An uncomfortably timely – and visually excellent – bio-terror film that reminds us Mother Nature is always in charge.
In 1909, music hall singer Mark Sheridan delightfully serenaded: “Oh! I do like to be beside the seaside! I do like to be beside the sea!” Director Jeffrey A. Brown has gone out to prove him wrong with a confident debut that follows a college couple – aspiring astrobiologist Emily (Liana Liberato) and her slappable beau Randall (Noah Le Gros) – as they arrive to their remote Cape Cod getaway. They end up unexpectedly sharing the titular beach house with an older couple – Jane (Maryann Nagel) and Mitch (Jake Weber) – who are friends of Randall’s father. Things take a turn from awkward to ominous when a strange fluorescent evening mist emanates from the ocean and the neighbouring foliage, and viscous material begins to trickle out of the faucets.
The Beach House is a promising calling card for first-time writer/director, who skilfully fashions a taut, low-budget variation on The Mist that registers on both an intimate and cosmically grand scale. Brown excels when it comes to installing an eerie sense of Lovecraftian dread inside a low-key contagion survival movie, and shrewdly avoids contrived explanations by leaving certain questions unanswered.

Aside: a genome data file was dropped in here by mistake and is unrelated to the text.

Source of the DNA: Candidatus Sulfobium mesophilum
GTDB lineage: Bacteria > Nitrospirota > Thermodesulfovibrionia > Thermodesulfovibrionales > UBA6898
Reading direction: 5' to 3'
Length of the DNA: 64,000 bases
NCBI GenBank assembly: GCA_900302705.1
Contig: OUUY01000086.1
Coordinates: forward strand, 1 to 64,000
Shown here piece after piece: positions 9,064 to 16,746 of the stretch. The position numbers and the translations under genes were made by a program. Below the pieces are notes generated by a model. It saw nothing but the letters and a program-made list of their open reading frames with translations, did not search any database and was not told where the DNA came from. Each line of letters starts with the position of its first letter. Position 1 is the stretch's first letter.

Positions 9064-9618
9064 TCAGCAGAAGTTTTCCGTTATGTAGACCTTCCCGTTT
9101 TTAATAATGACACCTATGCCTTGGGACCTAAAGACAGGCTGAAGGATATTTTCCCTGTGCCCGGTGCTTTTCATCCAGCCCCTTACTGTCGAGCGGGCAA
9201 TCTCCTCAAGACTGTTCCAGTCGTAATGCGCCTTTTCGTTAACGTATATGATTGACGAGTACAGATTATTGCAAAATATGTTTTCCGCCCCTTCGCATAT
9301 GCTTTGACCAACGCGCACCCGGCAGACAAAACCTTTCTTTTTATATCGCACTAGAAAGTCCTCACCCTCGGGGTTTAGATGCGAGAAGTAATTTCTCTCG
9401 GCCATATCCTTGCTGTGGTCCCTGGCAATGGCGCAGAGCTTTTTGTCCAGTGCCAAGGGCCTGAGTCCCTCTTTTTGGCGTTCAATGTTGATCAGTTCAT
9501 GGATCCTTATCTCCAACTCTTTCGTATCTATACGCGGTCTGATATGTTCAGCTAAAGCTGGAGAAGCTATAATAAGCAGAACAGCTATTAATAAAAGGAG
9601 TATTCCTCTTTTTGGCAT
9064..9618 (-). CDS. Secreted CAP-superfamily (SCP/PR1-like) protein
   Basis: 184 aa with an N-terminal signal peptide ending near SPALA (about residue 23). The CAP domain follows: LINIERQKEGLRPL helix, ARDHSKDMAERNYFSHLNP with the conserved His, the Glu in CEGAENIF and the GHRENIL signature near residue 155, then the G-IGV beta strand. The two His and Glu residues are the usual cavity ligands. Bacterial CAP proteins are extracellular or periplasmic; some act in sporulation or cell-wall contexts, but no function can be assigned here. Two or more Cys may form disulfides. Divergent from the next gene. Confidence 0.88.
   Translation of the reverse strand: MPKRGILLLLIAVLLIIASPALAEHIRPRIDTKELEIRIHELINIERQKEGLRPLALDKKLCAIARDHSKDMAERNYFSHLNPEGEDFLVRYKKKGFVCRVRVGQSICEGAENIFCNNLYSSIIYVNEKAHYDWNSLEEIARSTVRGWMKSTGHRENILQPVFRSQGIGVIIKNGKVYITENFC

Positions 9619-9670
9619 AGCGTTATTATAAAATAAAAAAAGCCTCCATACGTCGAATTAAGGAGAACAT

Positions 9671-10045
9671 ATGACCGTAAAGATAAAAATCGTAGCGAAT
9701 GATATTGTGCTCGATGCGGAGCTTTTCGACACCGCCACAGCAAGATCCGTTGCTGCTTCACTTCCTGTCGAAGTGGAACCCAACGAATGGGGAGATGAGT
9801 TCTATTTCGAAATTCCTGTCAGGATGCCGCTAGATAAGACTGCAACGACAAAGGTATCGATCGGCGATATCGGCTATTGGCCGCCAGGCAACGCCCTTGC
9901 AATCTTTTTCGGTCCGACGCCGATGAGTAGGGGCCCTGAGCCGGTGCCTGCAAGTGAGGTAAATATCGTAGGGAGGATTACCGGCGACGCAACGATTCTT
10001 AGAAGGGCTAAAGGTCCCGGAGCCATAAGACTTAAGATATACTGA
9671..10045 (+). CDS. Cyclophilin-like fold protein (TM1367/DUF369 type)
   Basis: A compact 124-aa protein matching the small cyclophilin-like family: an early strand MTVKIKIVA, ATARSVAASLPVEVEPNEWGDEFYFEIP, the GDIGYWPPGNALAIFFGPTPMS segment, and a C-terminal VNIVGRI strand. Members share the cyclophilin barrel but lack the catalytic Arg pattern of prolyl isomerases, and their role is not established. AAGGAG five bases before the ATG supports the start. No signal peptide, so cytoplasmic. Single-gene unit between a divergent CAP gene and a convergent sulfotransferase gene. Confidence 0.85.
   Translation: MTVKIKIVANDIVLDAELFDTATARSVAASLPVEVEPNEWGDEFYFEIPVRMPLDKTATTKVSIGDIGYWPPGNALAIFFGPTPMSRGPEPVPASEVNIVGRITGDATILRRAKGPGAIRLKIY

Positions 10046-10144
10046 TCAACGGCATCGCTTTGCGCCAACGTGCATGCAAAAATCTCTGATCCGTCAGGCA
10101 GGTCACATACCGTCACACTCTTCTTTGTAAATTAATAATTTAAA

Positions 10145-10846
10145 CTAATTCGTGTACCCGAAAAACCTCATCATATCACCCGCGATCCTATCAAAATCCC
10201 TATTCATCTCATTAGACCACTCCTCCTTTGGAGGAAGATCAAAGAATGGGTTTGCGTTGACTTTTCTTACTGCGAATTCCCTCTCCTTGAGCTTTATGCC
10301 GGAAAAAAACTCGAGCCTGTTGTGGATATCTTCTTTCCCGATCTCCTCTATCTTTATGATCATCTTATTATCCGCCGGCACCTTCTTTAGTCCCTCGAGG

Despite being filmed before the coronavirus hit, his debut feature is an impressively timely virus chiller that banishes jump scares and relies on a series of excellently framed sequences, proving that sometimes less is definitely more. Two scenes in particular, featuring a restrained but effectively wince-inducing body-horror sequence and a daytime swim in the ocean that goes from gentle to unsettling in the most memorable of ways, neatly encompass the film’s main thematic strand: despite our arrogance, Mother Nature can reclaim its dominion over humanity whenever she damn well pleases, and we’d be clueless as to the ‘how’ of the invasion. And powerless to stop her.
Where the movie stumbles is the script, specifically the characterisation of the uninspiring central protagonists. Liana Liberato fares much better than her arse-paralyzingly bland co-star Noah Le Gros, and what little clunky dialogue they share is noticeably weaker than the directorial flair on show. Still, while it has its fair share of shortcomings, The Beach House boasts enough visually slick moments to make it an uncomfortably timely bio-terror for these current pandemic times, as well as food for thought for anyone who still thinks the beach-fancying Mark Sheridan was onto something.
The Beach House / Directed by Jeffrey A. Brown (US 2020), with Liana Liberato, Noah Le Gros, Maryann Nagel, Jake Weber. Starts October 22.